Keeping your soil nutrient rich is essential for gardeners. A great way to provide a nutrient boost to your garden is by using the “black gold” of gardening, also known as chicken manure.
What is it?
Along with the chicken’s droppings, chicken manure contains everything from the coop that gets cleaned out. This often includes urine, feathers, leftover feed, and even bedding materials. Because of these additions, chicken manure often contains two times as much nitrogen and phosphorus content as manure of other farm animals.
But surprisingly, not all chicken manure is made the same. The ratio of droppings to other materials can cause variations, as well as other factors like the chickens’ age and how they’re raised.
Benefits — more than just fertilizer
Overall, looking into using chicken manure in your gardens doesn’t hurt. In fact, it could be extremely beneficial to the garden.
This complete fertilizer contains essential macronutrients like nitrogen, phosphorus, and potassium, but it also contains important micronutrients that plants need for healthy growth like calcium.
However, chicken manure is more than just a great fertilizer, it’s also a soil amendment, adding organic matter to the soil which helps in a few ways. Firstly, organic matter helps break down organic nutrients faster, allowing plants to absorb them more quickly. Plus, the organic matter also improves the soil structure, aeration, and drainage.
Another benefit to using chicken manure as fertilizer is that it’s a great source of heat. By using this material as fertilizer, gardeners provide a means to help the soil regulate temperature and prevent moisture loss.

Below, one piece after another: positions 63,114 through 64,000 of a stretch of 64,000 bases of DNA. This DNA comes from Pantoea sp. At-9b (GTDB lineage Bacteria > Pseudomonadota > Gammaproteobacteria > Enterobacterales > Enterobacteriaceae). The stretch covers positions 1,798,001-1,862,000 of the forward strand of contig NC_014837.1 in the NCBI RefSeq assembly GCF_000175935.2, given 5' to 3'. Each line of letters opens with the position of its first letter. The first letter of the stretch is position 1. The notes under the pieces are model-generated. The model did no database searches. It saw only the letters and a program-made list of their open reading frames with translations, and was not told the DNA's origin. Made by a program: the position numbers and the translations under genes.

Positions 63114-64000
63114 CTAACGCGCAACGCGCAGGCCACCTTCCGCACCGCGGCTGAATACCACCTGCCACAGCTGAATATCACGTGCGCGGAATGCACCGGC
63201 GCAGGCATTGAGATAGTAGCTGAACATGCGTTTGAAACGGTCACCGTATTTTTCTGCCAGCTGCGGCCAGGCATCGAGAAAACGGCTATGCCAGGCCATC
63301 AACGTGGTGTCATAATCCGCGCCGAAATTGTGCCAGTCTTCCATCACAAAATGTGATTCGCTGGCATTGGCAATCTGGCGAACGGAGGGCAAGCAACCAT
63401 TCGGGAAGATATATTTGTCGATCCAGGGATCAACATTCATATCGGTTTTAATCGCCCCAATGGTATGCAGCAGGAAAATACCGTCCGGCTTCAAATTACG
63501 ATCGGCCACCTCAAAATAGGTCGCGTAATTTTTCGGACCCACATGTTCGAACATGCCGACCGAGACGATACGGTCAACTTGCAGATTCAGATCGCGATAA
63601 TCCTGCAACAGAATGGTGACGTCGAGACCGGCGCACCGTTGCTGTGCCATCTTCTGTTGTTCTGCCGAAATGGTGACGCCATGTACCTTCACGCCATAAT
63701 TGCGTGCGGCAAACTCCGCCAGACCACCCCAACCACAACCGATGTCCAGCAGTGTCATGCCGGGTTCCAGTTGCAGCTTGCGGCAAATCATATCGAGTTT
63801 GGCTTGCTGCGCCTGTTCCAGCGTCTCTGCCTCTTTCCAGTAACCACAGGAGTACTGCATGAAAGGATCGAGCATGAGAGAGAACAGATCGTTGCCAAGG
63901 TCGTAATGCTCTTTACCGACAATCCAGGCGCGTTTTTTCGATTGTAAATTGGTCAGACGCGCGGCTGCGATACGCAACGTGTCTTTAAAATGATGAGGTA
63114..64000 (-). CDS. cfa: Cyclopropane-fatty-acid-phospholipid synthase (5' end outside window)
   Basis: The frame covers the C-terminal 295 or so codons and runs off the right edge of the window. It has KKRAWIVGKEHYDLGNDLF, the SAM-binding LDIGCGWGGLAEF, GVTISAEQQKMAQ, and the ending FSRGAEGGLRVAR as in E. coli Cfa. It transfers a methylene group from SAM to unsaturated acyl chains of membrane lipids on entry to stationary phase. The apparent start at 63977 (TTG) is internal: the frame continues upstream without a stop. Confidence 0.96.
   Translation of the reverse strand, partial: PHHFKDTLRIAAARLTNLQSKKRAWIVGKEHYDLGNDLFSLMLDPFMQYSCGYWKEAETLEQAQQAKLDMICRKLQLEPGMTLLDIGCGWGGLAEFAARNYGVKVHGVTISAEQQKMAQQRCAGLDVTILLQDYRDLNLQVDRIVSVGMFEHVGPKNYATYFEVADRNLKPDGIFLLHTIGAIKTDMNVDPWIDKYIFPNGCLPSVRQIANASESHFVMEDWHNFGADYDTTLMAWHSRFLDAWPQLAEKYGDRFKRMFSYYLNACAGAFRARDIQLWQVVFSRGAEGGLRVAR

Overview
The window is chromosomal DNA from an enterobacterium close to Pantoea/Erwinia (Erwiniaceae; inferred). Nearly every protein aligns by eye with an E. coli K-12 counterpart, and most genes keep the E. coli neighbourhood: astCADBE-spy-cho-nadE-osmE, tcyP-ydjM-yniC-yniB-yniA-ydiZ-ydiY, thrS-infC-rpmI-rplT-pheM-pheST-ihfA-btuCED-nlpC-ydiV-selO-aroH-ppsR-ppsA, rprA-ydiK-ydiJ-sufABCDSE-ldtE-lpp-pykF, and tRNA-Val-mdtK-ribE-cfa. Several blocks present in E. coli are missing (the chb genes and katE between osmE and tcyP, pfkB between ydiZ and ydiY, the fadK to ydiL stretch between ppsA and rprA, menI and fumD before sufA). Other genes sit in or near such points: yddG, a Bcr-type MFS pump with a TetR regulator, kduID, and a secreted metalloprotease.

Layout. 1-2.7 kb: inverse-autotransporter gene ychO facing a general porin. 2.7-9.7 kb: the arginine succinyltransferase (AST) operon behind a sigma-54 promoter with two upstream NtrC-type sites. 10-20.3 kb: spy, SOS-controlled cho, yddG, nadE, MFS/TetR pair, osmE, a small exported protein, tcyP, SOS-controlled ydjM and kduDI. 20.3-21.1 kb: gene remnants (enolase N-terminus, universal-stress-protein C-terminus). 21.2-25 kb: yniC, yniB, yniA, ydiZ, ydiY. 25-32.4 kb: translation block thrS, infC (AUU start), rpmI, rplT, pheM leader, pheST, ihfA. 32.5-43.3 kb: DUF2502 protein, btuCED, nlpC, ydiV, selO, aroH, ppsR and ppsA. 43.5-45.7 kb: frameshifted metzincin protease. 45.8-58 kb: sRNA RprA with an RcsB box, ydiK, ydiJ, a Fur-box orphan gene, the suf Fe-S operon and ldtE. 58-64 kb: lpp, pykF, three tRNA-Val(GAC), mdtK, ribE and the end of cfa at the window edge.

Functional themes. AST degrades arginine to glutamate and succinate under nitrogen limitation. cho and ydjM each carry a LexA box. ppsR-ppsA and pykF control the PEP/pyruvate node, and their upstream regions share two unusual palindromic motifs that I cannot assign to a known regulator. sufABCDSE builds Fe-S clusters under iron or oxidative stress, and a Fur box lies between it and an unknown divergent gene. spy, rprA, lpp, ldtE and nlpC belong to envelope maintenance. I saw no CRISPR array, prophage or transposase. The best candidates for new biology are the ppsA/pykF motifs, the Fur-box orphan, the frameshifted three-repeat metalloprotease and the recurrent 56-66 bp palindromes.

Alright, many of you are probably thinking but what if I don’t have chicken coops to provide the manure? Not a problem. Owning a chicken coop is not a requirement; gardeners can still reap the benefits of chicken manure without owning chickens. Local gardening centers typically carry a commercially processed form.
Using the commercially processed form of the product is not a bad thing; in this case, it may actually be better. The process the manure undergoes creates a more concentrated, odor-free, and sterilized product, allowing for immediate use if needed.
On the other hand, for those who have chicken manure handy, it’s essential to take the proper precautions. With fresh manure, there is a real possibility that the manure contains harmful bacteria. Because of this, gardeners should compost or age the manure before using it on any food crops.
To Learn More
Looking for more information to help your garden thrive? Senior Security Alliance USA posts about a variety of gardening topics; from choosing the right container to use to choosing the best plants for beginner gardeners, we have the information for you.